Monday, August 25, 2008

Main Street America



Last week, my mom and I drove the 600 miles from Denver to Kansas City along the straight stretch of lonely highway known as I-70. The bulk of the trip is the 440 miles across Kansas, and I'm pretty sure the person who originally coined the term "middle of nowhere" had this scenery in mind.

I have to admit, the ride was a little bit discouraging. I was surprised to see that Kansas (my home state, I might add) feels the need to advertise itself constantly to convince people that it doesn't suck as much as they might think. I-70 advertises this little stretch as "Main Street America," a concept that clearly no longer applies here, no matter what Bob Dole may think. The main streets of these towns have long since closed up shop, defeated by the infestations of fast food and truck stops clustered around the exits from the interstate, usually a mile or two away from the old town.

I even tried to find the towns under all that crap! When we stopped for lunch in Goodland, my liberal conscience would not let me give up and eat at a Wendy's and my poor mother, used to putting up with my weird dietary whims, was forced to join me on my quest for a locally-owned restaurant. We finally found Main Street after winding our way around the giant grain elevators, and shells of closed-down businesses, there was almost nothing. I had to go back to the gross exit/fastfood/chain mess with my tail between my legs and my faith in America sufficiently depleted.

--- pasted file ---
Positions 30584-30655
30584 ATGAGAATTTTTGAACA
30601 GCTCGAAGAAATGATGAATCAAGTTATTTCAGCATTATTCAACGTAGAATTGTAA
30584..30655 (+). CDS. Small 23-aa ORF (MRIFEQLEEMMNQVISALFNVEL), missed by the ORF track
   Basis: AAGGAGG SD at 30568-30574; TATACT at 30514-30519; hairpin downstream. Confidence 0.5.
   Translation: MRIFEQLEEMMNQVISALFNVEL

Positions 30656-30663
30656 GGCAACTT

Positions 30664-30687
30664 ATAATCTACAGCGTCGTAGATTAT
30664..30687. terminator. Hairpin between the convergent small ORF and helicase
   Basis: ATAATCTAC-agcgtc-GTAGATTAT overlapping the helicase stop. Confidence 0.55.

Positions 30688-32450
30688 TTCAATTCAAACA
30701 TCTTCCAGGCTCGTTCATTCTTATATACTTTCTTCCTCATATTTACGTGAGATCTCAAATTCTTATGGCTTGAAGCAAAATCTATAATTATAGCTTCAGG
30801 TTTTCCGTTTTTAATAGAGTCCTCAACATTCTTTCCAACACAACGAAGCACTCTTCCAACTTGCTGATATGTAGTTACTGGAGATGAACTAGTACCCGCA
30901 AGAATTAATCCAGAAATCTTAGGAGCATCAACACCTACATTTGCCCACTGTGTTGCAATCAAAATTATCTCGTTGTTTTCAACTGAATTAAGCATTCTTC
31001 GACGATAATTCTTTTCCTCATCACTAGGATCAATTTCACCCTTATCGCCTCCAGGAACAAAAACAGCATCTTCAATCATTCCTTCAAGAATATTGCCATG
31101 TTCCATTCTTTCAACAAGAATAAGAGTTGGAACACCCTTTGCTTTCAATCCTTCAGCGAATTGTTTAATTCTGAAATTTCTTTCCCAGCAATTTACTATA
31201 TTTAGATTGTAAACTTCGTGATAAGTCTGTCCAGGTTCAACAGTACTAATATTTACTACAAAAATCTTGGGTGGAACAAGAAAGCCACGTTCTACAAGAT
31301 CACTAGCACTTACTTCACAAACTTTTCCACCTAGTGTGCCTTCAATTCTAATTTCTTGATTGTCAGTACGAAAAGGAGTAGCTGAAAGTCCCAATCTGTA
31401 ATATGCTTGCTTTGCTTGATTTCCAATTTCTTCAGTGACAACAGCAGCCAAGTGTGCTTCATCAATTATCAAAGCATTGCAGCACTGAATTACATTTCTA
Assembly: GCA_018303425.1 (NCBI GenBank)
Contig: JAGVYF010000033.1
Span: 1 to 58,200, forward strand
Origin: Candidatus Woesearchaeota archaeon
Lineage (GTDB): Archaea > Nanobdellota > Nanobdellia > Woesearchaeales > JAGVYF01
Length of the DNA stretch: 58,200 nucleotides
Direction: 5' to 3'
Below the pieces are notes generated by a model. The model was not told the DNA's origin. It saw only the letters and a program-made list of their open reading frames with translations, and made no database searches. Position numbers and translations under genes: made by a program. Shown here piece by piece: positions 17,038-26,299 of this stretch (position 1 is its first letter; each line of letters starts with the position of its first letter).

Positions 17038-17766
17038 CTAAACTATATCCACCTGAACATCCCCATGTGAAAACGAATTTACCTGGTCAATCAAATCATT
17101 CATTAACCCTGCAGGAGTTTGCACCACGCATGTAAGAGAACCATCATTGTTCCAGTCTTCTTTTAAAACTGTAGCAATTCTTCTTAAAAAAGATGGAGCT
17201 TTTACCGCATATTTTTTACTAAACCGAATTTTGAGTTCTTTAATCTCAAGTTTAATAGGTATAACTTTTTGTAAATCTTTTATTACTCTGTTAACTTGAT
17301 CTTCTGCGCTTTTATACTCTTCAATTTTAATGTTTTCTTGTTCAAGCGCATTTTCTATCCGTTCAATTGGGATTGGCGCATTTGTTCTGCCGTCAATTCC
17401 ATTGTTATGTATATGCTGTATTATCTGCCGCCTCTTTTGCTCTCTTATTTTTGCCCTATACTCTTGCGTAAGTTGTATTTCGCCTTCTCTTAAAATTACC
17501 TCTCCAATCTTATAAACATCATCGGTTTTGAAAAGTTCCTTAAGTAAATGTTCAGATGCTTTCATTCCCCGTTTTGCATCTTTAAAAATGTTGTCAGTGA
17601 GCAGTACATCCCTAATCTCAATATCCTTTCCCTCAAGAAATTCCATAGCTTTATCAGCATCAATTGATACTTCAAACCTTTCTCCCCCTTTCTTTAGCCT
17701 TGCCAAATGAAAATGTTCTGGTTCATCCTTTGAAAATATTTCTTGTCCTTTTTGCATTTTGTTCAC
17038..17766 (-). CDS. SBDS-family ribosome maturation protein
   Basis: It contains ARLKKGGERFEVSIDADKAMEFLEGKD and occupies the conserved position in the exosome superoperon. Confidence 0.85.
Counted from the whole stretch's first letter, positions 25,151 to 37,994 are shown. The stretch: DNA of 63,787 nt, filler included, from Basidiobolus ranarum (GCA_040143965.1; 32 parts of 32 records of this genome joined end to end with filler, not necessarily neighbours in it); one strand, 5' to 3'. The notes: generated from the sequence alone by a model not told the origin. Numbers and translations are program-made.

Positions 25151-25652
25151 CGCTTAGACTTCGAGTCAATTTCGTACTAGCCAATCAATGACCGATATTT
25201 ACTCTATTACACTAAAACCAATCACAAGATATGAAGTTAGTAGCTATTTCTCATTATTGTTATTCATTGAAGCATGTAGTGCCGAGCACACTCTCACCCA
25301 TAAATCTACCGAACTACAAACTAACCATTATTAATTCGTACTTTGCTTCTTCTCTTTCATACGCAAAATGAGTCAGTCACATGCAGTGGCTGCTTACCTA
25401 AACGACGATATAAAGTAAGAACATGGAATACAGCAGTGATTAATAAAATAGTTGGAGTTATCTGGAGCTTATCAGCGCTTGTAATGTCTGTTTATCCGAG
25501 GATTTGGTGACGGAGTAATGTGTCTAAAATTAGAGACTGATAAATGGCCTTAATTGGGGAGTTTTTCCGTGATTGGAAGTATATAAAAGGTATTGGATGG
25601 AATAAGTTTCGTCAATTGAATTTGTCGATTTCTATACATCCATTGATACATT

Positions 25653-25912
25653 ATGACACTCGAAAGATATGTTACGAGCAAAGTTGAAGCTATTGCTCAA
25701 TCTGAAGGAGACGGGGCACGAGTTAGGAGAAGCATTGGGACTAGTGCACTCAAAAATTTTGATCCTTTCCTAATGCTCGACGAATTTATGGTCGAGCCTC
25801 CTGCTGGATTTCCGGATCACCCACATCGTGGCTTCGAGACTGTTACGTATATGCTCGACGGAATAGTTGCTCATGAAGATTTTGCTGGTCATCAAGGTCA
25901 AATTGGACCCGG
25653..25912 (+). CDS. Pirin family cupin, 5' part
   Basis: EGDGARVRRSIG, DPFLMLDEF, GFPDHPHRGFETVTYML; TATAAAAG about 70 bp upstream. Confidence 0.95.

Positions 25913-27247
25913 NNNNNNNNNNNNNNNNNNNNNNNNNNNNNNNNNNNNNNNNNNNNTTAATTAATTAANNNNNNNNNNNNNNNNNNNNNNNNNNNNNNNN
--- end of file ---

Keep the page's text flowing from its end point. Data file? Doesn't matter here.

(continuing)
(You might be interested to know that Goodland's website says it's a GREAT place to hunt prairie dogs. What?? Since when do people hunt prairie dogs? And how hard can that be?)

So after a whole day of semis, corn fields, truckstops, and billboards adverting tourist traps and the towns we were driving through (soooo desperate), I was sufficiently depressed. But then, I saw something that made me really happy. Like really, wonderfully excited about the world. A wind farm!

Off in the distance I saw these tall, white structures sticking out of the plains--which are quite hilly right there, thank you very much--and as we got closer you could start to make out the blades slowly turning in the wind. And there were hundreds of them! They stretched out for miles along I-70. It was beautiful. It looked like the future.


I felt really really proud of Kansas just then. I felt like someone had finally understood the Kansas's potential--that state is damn windy--to supply this country with clean energy. Move over West Virginia, coal time is over.

Ok, so maybe the corporate, fossil fuel-loving, chain culture won the last battle at the expense of the old model of Kansas small towns. But the next round is going to be a different story. Wind energy is going to do big things for middle America. Big things. (Like turbines. Them things are huge.)



P.S. I didn't take any of those pictures; they're from the internets. I really need to fix my camera.
P.P.S. That was really long. Sorry pants.

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